This season of American Idol is in its millionth week, and yet, it is still going on. If you cared about the recently ousted Michael Lynche, then I am sorry for your loss. If not, then... well, I don't blame you. Regardless, I joined a media call with the large and in-charge contestant to get his take on how much being eliminated sucks. And, understandably, it apparently sucks a lot. Fair enough.
You were probably the most consistent performer vocally. Do you think you took enough risks, and do you believe that the winner will need to take a big risk to win?
Michael Lynch: I don't know if that's the right mind frame to go with. I think you have to show all the sides of you. I think that with me stepping outside of the R&B realm, that's risky enough, because they see me, they see how I look and they expect to hear R&B. And when I do something different, sometimes it's a little jarring for people. I don't know if "risk" is the right frame of mind, especially for some of the guys still left in it; I think they really have to stay true to themselves. You have to be comfortable up there, and you have to just really, really pick songs that mean something to you. I don't know if risk is what wins it, because at this point, you've really solidified what your fan base is. You have to give them what they want.
Did you feel you always had to perform an original take on each song or just a good one?
ML: I felt like you should do something original. I think that everybody should always make the song their own. I think you get into the karaoke zone when you just do a good version. So I always wanted to have a song feel like I wrote it. I wanted to find that place in the song that was original for me and that was new for me. In my opinion, I think that's how you succeed on the show, by really making it your own.
What was going through your head when you were singing for your life? Were you terrified, and were you surprised that they decided to save you?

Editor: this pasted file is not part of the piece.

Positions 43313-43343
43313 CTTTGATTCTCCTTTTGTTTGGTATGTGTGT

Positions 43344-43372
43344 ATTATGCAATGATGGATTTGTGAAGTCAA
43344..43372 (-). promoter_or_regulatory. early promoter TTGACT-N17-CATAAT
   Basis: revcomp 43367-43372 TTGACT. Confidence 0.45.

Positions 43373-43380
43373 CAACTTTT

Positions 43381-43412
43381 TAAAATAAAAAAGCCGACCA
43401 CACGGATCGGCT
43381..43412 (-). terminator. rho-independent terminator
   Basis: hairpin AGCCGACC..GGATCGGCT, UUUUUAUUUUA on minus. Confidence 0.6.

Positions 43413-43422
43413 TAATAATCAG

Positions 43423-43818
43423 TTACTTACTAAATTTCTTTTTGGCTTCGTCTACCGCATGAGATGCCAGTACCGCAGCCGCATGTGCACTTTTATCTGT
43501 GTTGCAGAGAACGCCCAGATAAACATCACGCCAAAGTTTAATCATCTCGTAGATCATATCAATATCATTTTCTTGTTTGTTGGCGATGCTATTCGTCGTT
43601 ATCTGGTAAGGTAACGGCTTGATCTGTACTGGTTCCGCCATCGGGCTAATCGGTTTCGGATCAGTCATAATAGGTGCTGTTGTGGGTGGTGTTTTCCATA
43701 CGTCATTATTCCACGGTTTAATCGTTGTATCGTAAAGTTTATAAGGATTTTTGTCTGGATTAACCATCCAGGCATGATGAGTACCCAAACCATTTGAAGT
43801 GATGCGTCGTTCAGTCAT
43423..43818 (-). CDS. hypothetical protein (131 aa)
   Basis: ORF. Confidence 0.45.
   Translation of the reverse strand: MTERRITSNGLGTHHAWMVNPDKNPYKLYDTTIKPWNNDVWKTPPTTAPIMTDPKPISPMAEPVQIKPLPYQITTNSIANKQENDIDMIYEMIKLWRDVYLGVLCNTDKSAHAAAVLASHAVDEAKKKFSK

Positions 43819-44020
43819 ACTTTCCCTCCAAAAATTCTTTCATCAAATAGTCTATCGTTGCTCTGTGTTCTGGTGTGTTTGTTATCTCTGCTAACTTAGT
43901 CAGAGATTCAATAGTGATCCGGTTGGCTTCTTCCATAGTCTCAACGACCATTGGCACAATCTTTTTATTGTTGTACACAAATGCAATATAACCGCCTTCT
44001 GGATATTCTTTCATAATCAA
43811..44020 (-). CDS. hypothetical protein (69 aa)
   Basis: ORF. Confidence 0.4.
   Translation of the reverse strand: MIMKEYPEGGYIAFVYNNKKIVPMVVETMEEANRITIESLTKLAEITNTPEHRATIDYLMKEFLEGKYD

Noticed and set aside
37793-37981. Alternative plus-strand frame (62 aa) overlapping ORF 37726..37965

ML: I wasn't terrified, no. Going into the season, I liked that concept of "sing for your life." Really, every week to me is "sing for your life," because nothing is guaranteed for you on the show. Your time isn't guaranteed at all. So I never wanted to take anything for granted. When I got to that point and it was literally "sing for your life and the life of your family and your future, here's your one chance," I felt like I could do that. I felt going in that I could stand tall in that moment. When it got down to Andrew and I, I wanted it to be me in that moment, because I didn't necessarily want him to have to go through that. He's a good buddy of mine, and I just felt strong enough and prepared enough to take that moment on. It worked out, so I wasn't surprised that they saved me, just extremely grateful to still be around.
What was your mindset going into your last night? Did you expect to be the one going home? Were you surprised to go home?
ML: Well, not surprised and not expected. I just think America is a fickle creature. She's shown that as the competition has gone on. You just never know. You just never know. I think that I was consistent every week and always gave my heart when I sang. The only thing with giving your heart is it can get broken. But if it gets received well, it can be something really magical and special, which it was on a couple of weeks. So I think that the way that the wind blows the votes, you just never know. It's really up in the air and you never know.
Have you noticed that the media gives a lot of attention to Crystal?
ML: We're in a bubble and we don't really get too into the media or what's going on online. It's interesting that you don't really know the pulse of how people feel about you unless we leave the apartment and go out to CVS, which is as far as we go, really. We don't really go far from the Idol bubble, which is nice because it keeps your confidence intact. So I'm not quite sure what all the media attention is. Hopefully it's good, and hopefully she can withstand it.
Leave your Michael Lynche eulogies in the comments, and look back on the show's storied history of insane performances.
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